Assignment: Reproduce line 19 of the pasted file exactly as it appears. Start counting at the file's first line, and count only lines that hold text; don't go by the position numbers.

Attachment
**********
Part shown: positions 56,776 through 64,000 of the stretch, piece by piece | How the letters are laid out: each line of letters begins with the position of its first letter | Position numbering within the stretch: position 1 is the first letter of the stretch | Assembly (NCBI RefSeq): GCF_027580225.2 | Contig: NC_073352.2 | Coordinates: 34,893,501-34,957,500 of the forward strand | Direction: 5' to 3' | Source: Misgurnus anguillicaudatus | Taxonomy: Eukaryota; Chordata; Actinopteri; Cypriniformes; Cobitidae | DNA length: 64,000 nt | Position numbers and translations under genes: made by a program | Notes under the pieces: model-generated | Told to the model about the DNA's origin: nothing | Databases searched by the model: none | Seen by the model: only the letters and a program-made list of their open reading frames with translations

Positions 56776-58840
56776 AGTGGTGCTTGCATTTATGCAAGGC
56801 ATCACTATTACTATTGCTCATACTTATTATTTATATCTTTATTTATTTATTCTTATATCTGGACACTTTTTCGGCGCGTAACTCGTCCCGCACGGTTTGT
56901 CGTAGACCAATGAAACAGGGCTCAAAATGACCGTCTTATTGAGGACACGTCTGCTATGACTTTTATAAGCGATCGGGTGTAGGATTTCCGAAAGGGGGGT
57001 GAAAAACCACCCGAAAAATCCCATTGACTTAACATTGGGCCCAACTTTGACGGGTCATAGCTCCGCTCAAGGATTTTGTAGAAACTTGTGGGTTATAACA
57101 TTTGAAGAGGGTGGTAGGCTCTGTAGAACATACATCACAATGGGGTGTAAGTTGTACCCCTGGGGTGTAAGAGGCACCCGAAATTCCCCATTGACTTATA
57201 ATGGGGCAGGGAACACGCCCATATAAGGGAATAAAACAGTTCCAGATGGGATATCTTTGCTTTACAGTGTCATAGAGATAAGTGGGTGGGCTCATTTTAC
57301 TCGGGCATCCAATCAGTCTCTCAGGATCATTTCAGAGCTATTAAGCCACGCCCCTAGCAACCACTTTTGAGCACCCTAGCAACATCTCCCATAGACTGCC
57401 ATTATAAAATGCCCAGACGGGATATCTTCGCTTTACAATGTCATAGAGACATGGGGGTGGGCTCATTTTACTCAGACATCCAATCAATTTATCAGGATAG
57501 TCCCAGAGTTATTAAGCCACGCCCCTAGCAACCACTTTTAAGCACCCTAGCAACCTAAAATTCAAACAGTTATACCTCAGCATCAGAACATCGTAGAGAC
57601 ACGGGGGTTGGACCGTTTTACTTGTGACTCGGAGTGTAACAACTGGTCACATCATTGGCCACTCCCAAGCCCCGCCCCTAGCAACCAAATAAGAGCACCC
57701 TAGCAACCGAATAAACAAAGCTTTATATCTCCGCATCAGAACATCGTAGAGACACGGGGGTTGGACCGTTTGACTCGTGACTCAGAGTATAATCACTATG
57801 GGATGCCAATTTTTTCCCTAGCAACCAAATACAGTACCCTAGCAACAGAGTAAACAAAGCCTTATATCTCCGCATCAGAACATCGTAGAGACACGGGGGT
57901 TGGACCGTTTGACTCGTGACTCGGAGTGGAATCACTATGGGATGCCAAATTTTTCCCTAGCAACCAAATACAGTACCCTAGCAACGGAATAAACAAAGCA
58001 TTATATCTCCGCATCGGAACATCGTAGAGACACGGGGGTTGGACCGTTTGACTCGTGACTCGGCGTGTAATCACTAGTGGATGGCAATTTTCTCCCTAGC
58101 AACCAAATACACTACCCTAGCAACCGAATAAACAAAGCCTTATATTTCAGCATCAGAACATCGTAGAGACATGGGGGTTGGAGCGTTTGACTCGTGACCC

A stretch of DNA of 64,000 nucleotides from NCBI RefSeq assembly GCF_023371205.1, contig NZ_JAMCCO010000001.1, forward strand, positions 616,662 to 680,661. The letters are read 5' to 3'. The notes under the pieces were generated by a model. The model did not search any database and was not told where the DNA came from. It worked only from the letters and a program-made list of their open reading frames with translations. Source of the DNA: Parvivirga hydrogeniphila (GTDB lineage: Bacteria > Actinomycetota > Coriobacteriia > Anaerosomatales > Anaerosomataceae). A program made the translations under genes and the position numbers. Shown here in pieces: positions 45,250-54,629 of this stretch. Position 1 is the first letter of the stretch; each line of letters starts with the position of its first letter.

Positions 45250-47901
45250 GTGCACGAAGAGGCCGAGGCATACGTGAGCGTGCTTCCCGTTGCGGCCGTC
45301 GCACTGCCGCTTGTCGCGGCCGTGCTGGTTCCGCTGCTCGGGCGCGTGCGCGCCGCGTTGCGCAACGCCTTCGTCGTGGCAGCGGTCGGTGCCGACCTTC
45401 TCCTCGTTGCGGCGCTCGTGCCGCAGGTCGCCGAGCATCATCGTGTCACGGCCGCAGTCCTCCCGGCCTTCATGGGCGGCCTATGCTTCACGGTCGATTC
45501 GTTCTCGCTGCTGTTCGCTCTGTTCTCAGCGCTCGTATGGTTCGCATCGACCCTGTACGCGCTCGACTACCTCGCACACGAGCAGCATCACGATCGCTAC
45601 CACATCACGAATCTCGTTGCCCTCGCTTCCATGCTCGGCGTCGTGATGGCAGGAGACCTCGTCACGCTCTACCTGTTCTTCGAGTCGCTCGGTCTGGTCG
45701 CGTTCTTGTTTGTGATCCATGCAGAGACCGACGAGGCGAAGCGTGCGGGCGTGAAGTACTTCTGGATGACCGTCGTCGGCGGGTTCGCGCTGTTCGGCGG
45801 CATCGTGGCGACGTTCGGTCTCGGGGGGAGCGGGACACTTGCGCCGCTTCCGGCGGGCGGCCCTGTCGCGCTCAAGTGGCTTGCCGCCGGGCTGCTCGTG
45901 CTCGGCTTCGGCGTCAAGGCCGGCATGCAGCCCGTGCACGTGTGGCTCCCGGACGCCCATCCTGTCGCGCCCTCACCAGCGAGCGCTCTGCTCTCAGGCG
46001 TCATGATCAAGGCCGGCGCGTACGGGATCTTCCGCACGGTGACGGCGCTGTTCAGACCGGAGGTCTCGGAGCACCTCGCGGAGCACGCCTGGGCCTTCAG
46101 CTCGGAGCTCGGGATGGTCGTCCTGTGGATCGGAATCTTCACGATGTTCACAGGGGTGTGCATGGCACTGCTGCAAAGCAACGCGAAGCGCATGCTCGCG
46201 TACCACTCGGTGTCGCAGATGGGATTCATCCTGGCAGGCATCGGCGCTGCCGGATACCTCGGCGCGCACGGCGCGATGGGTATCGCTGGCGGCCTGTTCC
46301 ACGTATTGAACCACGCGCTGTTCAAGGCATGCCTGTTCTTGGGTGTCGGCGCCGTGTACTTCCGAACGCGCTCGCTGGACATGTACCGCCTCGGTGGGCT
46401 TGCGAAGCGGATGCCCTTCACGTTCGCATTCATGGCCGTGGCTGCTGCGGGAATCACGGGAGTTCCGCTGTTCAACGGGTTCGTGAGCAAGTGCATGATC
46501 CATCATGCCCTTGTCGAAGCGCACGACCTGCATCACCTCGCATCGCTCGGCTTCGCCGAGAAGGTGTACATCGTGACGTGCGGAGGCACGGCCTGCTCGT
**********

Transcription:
Positions 45250-47901